Rightly Dividing the Preaching Load
When I first entered the pastorate, I considered preparing and preaching Sunday’s sermon the essence of ministry. Everything else was secondary. The notion of sharing my pulpit was unthinkable, tantamount to a denial of my calling.
But it wasn’t long until I discovered that there was much more to being a good preacher than just preaching. From the beginning, people looked to me for far more than a weekly sermon. They wanted from me counsel, administration, vision, recruitment, and a host of other skills that had little or nothing to do with my pulpit prowess.
And to my surprise, all that other stuff really did matter. When it was handled well, our ministry flourished. When handled poorly, we struggled. It was then I first began to think about doing the unthinkable: sharing my pulpit with another preacher. Four years later I decided to go for it.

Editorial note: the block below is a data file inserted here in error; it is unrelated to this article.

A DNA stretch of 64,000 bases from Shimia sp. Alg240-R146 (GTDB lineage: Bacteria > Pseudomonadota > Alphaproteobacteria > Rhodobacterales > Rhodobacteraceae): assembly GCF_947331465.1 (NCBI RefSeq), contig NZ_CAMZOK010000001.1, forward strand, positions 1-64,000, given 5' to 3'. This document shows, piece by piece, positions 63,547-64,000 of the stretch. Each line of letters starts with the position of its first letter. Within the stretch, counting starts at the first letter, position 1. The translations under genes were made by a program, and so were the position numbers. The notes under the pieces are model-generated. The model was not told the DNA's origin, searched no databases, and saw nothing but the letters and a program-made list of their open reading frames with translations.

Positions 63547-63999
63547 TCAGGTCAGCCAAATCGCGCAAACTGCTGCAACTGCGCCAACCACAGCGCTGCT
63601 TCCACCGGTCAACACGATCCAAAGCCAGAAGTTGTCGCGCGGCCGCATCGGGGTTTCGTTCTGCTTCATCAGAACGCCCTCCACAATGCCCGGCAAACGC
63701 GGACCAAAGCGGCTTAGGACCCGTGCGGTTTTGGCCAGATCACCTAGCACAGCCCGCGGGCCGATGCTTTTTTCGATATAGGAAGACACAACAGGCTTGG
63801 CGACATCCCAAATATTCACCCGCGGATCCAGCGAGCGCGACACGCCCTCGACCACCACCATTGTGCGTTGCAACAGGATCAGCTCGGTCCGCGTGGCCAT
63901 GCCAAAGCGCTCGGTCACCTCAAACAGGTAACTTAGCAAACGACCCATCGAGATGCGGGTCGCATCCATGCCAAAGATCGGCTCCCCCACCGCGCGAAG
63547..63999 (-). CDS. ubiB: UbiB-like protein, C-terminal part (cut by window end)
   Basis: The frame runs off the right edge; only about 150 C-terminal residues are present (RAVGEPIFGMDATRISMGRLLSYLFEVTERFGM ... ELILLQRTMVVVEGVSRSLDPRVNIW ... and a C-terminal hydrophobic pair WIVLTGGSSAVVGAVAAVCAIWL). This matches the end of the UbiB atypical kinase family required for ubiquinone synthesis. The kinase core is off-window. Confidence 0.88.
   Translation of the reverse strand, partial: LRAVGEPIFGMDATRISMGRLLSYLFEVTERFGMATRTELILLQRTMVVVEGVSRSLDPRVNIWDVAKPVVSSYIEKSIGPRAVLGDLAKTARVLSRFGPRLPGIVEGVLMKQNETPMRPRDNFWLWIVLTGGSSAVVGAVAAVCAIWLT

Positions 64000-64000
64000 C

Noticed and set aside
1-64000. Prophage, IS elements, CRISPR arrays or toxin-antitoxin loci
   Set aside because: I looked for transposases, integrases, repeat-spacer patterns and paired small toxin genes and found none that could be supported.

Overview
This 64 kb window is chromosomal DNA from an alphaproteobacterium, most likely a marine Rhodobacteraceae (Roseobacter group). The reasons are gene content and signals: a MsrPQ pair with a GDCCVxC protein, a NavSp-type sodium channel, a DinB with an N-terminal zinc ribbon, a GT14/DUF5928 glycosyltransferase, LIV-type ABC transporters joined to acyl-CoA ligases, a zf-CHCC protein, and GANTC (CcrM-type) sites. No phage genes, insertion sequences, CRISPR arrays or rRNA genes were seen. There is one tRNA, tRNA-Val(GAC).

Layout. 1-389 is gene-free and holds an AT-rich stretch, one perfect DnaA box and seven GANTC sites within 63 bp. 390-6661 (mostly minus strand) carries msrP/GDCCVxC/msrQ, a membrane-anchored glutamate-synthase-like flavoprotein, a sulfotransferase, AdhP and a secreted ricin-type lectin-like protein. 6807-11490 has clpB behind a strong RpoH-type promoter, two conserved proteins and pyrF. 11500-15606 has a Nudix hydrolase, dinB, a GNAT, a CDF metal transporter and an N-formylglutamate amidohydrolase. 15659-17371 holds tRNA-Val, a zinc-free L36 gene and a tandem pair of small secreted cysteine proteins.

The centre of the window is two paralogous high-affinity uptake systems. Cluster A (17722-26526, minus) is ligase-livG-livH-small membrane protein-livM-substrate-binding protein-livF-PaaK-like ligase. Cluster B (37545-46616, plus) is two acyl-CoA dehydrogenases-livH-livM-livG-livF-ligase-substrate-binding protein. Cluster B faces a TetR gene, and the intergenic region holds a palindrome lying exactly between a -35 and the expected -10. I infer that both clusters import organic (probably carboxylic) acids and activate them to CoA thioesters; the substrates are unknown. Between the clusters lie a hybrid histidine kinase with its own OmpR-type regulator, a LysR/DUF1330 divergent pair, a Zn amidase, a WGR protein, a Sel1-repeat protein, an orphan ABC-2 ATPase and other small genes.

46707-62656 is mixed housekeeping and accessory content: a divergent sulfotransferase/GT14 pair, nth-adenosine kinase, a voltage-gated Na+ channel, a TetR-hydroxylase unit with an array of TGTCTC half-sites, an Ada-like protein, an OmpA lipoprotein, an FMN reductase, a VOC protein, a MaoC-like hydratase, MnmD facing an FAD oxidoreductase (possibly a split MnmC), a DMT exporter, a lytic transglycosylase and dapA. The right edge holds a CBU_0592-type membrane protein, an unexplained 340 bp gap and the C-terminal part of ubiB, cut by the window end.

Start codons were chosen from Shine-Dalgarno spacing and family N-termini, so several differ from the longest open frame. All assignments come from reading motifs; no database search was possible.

Here was my thinking: By turning over some of the time spent preparing and preaching sermons, I would be able to give better direction to our overall ministry. That would result in a healthier church and spiritual environment, and in the long run, my sermons would be more effective, even if less frequent.
I was right.
Now, seven years later, I’m more convinced than ever. I doubt I could ever return to the days of being a one-man show. Sharing the pulpit has been too beneficial. It’s proven to be one of the best things that ever happened to our church and to me.
Here’s why—and what it took to make it work.